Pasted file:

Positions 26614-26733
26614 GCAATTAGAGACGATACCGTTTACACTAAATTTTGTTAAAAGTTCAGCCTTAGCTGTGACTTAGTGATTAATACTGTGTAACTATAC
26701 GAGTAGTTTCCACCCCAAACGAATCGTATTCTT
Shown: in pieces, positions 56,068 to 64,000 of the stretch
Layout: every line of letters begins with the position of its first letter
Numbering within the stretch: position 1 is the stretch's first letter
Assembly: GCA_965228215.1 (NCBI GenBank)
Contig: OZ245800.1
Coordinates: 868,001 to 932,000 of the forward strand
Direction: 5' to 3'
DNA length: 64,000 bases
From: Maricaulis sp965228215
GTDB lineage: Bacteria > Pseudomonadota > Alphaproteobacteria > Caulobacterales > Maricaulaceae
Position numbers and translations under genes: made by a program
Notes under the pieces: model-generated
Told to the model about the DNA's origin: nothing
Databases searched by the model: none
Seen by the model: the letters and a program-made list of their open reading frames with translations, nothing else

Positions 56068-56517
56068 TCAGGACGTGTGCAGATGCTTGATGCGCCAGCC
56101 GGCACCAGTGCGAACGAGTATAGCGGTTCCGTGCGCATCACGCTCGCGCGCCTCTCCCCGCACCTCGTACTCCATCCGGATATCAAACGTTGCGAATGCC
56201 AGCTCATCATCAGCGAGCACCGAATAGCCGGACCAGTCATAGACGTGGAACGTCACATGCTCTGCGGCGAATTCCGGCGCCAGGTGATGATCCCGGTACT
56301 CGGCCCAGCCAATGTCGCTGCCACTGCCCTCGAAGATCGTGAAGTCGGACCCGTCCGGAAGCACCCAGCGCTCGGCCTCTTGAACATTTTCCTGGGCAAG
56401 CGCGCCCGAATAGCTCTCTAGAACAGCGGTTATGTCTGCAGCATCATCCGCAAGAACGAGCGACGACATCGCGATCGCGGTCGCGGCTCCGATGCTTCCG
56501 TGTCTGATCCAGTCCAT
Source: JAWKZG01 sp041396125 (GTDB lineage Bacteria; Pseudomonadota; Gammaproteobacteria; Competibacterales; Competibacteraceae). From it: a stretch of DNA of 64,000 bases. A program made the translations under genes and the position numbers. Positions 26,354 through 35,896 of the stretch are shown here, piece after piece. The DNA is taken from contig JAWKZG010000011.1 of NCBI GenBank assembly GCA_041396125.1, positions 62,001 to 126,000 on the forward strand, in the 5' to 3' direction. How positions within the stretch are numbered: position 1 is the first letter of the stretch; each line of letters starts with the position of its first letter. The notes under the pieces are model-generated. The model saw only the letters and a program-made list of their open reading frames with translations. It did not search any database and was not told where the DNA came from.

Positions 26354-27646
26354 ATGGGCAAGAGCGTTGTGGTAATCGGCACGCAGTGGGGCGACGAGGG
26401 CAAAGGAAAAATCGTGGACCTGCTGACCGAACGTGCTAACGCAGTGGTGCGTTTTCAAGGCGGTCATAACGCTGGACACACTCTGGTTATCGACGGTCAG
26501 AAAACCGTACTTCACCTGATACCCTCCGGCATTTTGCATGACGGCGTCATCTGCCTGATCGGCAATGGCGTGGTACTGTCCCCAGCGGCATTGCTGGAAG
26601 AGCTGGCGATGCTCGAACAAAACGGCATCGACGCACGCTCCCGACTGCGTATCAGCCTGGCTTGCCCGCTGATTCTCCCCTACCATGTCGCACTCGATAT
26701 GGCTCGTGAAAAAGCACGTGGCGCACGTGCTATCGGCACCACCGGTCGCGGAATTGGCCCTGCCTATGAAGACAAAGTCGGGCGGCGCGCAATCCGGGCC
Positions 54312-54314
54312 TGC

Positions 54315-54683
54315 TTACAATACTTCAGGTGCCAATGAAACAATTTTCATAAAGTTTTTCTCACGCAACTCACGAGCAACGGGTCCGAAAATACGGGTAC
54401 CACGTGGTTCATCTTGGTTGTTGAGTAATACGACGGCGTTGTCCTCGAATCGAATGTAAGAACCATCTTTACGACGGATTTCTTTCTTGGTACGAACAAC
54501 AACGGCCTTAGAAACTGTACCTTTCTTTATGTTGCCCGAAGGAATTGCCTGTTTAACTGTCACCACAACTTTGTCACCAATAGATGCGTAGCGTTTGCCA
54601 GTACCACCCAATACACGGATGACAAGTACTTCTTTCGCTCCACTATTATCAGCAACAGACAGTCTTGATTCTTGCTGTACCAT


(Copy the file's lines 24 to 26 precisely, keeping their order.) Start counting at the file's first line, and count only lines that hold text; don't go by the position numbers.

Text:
56401 CGCGCCCGAATAGCTCTCTAGAACAGCGGTTATGTCTGCAGCATCATCCGCAAGAACGAGCGACGACATCGCGATCGCGGTCGCGGCTCCGATGCTTCCG
56501 TGTCTGATCCAGTCCAT
Source: JAWKZG01 sp041396125 (GTDB lineage Bacteria; Pseudomonadota; Gammaproteobacteria; Competibacterales; Competibacteraceae). From it: a stretch of DNA of 64,000 bases. A program made the translations under genes and the position numbers. Positions 26,354 through 35,896 of the stretch are shown here, piece after piece. The DNA is taken from contig JAWKZG010000011.1 of NCBI GenBank assembly GCA_041396125.1, positions 62,001 to 126,000 on the forward strand, in the 5' to 3' direction. How positions within the stretch are numbered: position 1 is the first letter of the stretch; each line of letters starts with the position of its first letter. The notes under the pieces are model-generated. The model saw only the letters and a program-made list of their open reading frames with translations. It did not search any database and was not told where the DNA came from.